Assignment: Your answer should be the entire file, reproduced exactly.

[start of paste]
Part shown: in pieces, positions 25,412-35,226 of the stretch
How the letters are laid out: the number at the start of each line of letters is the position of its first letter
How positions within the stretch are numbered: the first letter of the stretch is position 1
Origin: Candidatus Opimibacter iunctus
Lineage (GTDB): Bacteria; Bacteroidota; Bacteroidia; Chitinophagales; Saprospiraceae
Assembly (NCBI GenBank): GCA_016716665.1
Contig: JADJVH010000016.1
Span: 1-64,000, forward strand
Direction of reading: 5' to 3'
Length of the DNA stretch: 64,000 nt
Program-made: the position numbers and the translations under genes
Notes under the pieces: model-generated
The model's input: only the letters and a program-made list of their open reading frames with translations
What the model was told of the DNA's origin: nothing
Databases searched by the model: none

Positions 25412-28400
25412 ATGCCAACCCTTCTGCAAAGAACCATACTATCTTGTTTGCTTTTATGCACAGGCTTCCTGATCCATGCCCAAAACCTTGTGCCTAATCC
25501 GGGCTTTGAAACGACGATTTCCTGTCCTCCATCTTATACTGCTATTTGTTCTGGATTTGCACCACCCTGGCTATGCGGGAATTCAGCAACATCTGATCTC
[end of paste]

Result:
Part shown: in pieces, positions 25,412-35,226 of the stretch
How the letters are laid out: the number at the start of each line of letters is the position of its first letter
How positions within the stretch are numbered: the first letter of the stretch is position 1
Origin: Candidatus Opimibacter iunctus
Lineage (GTDB): Bacteria; Bacteroidota; Bacteroidia; Chitinophagales; Saprospiraceae
Assembly (NCBI GenBank): GCA_016716665.1
Contig: JADJVH010000016.1
Span: 1-64,000, forward strand
Direction of reading: 5' to 3'
Length of the DNA stretch: 64,000 nt
Program-made: the position numbers and the translations under genes
Notes under the pieces: model-generated
The model's input: only the letters and a program-made list of their open reading frames with translations
What the model was told of the DNA's origin: nothing
Databases searched by the model: none

Positions 25412-28400
25412 ATGCCAACCCTTCTGCAAAGAACCATACTATCTTGTTTGCTTTTATGCACAGGCTTCCTGATCCATGCCCAAAACCTTGTGCCTAATCC
25501 GGGCTTTGAAACGACGATTTCCTGTCCTCCATCTTATACTGCTATTTGTTCTGGATTTGCACCACCCTGGCTATGCGGGAATTCAGCAACATCTGATCTC